Stroke is actually a condition of a brain attack triggered by interruptedcirculation of blood in the brain. This is actually the fourth major reason of deaths in the US. Brain strokes also cause adult handicap.
atients deal with either ischemic or hemorrhagic stroke. Ischemic strokes are caused by constricted orblocked canals to the brain, which do not carry blood properly.
The second type or hemorrhagic stroke is less common. It is triggered by brain aneurysm burst or blood vessel leak.
The best thing you can do prevent stroke is to recognize the initial symptoms and signs. Once you notice anything strange that worries you, you must consult your doctor immediately!
This will help you prevent serious damage or handicap and you’re also more likely to get a proper treatment.
Every type of stroke is characterized with different symptoms, and it has a different impact in every individual. Still, all types of stroke one thing in common: their symptoms occur suddenly. Here are the most common signs and symptoms of stroke:
Trouble strolling, poor balance and loss of control
Trouble talking, inability to speak properly
Numbness in limbs and face, especially in one side of the body
Other common symptoms of stroke are:
Vision problems (in one or both eyes)
Unexpected and unexplained disappointment
Here’s what the F.A.S.T. acronym means to recognize stroke more easily:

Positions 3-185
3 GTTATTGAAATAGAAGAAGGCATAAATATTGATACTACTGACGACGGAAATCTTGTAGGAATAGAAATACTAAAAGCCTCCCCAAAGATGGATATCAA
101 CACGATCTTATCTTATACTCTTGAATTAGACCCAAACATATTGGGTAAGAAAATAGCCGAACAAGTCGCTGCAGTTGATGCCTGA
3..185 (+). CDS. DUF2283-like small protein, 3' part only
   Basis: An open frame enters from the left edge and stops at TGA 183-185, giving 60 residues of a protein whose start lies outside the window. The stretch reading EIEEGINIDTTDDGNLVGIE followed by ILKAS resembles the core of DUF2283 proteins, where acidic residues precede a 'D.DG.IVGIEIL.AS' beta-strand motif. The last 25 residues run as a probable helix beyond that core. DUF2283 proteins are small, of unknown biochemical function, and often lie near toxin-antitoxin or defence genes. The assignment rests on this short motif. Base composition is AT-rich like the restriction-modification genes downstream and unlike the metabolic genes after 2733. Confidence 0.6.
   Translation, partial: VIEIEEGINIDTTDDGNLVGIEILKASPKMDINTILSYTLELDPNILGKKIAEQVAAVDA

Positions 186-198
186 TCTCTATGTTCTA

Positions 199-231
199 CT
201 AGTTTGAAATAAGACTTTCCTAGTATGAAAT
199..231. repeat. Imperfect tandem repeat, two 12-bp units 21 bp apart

1. Face: Carefully examine your face. Is your smile normal? Take a closer look to your sagginess.
2. Arms: Raise your arms. Pay attention if any of your arms drifts downward.
3. Speech: Replicate a fundamental phrase of your choice. Is your speech clear or slurry?
4. Time: Every minute matters. You should get some medical help as soon as possible!
These warning symptoms occur instantly. Do not wait for your condition to improve or get worse. Call an ambulance once you notice any of the aforementioned symptoms.
You mustn’t try to drive to the hospital, because the medical team will start off their life-saving techniques way before you even get to the hospital.
Sometimes, these symptoms can disappear after several minutes, but you have to get some help anyway. In medicine, these breaks are called transient ischemic assaults (TIAs), and they actually increase the risk of experiencing a full stroke.
Some people cannot make a difference between a stroke and a migraine. Here are several tips on how to differentiate these two:
The symptoms of stroke occur instantly, and migraine develops gradually.
Migraine symptoms are sometimes positive in the way of added stimuli. The patient may view flashing lights and even zigzag forms.
TIA signs develop along with some unpleasant symptoms, including loss of hearing, vision, and limb power.
Strokes can happen at any age, but several groups of individuals have a higher risk of experiencing it. Here are some of the risk factors that can put you in the group of people with a higher risk of stroke:
High blood pressure
Older age (55 and above)
Blood disorders, atrial fibrillation, problems with the heart muscle
Moody migraines, aesthetic disruptions
A matter of genes
You can still help yourself and decrease the chances of stroke. Eat healthy and balanced food and live well. Try to consume more fruits, veggies, whole grains, and be more physically active!